• Digital: A handful of local news sites, like “Tennessee Star” and the “Arizona Monitor,” are popping up, with headlines supporting GOP candidates that are then sometimes featured for GOP election ads, Politico reports. These sites are intentionally framed to look like real news websites, as outwardly conservative sites, like The Daily Caller and Breitbart, see traffic dips.

Be smart: In the past, the out-of-power party got the media bump (right-wing radio under President Clinton).

  • Instead, Trump is lifting all media boats: Crooked Media's Pod Save America, founded by Obama alumni, is one of the era's huge success stories.
2. North Korea's quest for leverage
Satellite photo last week of North Korea's nuclear test site at Punggye-ri (DigitalGlobe/38 North via Getty Images)

"No, North Korean leader Kim Jong Un isn’t killing his summit with President Trump. Or at least, he’s highly unlikely to," AP's Kim Tong-Hyung writes from Seoul:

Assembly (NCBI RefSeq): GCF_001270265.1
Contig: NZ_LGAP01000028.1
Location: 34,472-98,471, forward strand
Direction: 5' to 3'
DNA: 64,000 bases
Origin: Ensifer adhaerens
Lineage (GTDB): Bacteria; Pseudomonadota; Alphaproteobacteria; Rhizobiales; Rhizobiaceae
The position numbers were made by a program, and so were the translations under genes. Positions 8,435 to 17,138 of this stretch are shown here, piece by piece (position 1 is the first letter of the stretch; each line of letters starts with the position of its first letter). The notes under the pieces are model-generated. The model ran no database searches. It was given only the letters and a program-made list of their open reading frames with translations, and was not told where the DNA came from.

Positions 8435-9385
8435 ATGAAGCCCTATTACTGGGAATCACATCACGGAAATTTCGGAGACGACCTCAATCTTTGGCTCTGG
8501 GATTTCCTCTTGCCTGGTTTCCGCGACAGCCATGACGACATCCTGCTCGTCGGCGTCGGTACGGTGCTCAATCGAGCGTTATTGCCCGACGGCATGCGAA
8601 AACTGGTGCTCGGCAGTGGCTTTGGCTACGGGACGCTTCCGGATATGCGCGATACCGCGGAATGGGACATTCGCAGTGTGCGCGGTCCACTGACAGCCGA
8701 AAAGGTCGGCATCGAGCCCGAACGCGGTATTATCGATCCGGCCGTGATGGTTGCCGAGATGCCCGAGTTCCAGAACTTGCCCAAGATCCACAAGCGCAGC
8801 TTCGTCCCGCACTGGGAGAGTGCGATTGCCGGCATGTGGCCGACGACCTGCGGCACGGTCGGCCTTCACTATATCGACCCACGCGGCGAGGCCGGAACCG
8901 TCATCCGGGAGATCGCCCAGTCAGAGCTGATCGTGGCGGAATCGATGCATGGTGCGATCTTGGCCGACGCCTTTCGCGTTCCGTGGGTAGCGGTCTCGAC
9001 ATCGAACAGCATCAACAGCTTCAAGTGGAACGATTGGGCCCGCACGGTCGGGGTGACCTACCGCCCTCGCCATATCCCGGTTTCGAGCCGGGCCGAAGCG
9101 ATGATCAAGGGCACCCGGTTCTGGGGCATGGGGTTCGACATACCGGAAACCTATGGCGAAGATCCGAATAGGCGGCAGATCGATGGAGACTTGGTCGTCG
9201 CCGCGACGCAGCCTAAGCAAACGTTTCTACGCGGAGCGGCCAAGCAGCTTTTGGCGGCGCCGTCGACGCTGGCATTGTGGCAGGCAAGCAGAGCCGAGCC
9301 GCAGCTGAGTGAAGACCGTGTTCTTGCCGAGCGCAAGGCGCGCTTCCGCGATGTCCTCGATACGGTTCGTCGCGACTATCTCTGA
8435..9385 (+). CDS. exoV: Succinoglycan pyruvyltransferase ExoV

• The threat "is seen as a move by Kim to gain leverage and establish that he’s entering the crucial nuclear negotiations from a position of strength."

New overnight ... North Korea's "Kim Kye-kwan, a vice foreign minister, rejected the administration’s demand that it quickly dismantle its nuclear program as Libya did 15 years ago, singling out John Bolton, Mr. Trump’s new national security adviser, for condemnation." (N.Y. Times)

  • NBC News Pentagon correspondent Hans Nichols calls the statement "a clear backsliding, a clear moving of the goalposts by North Korea."

The White House view ... A source close to Trump tells Jonathan Swan:

  • "Trump’s Jerusalem decision — and his willingness to endure the harsh blowback and repercussions on the ground there — is very helpful in his other negotiations, NoKo and Iran in particular."
  • "He’s followed through on something that would (and has!) scare any other politician to death. That has to be in the back of your mind if you’re a world leader trying to maneuver in high-stakes negotiations with Trump."